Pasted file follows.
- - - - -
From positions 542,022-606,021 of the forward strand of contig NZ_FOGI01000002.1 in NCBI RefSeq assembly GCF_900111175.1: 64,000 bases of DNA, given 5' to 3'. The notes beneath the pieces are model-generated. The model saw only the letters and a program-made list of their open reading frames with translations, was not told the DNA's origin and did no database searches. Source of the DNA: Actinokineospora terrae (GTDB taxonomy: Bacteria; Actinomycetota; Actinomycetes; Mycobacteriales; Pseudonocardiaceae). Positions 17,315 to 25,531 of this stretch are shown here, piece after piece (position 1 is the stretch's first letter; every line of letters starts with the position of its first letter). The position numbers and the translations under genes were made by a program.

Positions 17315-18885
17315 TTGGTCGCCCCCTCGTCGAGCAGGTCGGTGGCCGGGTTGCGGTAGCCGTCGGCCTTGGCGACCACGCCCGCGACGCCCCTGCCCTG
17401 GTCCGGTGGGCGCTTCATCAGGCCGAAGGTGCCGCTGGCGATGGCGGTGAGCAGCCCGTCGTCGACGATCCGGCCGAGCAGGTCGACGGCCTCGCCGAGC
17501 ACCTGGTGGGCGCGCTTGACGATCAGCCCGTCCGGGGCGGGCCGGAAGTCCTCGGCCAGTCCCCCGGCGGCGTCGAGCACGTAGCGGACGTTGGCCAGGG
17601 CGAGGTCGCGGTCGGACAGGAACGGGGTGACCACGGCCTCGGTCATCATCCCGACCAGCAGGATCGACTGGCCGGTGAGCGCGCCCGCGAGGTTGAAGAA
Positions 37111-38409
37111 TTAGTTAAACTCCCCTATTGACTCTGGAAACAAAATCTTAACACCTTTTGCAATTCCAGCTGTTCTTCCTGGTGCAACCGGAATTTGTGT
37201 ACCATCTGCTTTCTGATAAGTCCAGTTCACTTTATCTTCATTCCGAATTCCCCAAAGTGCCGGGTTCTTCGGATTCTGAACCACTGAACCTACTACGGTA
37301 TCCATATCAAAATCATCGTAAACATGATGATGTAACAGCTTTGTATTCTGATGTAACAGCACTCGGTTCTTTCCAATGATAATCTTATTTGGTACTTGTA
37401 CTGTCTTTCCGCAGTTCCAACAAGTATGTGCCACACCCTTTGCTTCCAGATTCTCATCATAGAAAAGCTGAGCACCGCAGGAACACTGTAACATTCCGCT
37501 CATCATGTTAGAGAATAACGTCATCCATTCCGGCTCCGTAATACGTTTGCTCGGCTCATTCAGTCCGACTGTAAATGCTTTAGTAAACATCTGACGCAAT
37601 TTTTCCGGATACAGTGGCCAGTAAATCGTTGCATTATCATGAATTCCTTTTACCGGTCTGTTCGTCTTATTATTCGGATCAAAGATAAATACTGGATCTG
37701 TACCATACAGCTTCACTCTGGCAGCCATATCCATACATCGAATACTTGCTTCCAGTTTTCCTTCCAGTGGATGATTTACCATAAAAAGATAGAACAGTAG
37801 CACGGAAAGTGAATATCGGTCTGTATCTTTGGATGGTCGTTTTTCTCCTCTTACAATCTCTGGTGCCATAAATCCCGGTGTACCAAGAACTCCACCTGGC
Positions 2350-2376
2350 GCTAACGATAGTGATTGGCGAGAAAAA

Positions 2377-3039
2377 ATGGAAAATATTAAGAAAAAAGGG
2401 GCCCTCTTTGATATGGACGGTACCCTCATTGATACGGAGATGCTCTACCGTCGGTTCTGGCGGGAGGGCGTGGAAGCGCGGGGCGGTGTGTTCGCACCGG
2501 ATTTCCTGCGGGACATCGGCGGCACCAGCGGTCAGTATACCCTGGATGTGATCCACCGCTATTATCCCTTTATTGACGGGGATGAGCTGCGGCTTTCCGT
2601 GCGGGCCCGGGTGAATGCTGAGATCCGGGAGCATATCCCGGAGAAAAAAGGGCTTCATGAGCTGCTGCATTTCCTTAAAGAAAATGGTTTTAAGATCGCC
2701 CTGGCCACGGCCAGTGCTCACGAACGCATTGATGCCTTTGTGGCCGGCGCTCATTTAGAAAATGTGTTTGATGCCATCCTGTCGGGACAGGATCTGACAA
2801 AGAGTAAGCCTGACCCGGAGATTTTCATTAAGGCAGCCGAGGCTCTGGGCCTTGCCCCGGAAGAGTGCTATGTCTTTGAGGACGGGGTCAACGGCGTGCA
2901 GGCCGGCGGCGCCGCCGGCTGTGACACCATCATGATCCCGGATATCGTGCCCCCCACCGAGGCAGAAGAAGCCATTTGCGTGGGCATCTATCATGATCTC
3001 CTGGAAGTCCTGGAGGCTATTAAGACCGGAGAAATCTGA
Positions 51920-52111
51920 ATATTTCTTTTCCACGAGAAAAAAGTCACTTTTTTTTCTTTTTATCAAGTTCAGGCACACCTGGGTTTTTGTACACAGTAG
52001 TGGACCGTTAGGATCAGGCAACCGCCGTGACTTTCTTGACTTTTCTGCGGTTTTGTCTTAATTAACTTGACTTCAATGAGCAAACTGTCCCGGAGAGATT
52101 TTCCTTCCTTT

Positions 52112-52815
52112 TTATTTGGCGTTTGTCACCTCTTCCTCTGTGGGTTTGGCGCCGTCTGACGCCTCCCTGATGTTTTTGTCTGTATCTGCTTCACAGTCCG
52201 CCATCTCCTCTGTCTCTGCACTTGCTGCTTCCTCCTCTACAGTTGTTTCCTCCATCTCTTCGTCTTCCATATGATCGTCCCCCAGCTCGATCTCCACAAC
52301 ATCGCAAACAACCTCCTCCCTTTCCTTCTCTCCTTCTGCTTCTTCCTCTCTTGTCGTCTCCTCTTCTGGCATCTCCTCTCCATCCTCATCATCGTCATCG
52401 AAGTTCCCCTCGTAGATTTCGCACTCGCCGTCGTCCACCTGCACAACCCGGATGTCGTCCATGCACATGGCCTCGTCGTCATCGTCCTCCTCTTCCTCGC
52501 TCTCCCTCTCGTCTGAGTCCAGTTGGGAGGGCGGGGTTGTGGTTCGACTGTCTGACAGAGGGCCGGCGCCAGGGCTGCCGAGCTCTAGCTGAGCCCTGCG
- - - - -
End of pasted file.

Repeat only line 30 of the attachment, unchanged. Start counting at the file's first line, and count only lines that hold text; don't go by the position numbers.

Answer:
52101 TTCCTTCCTTT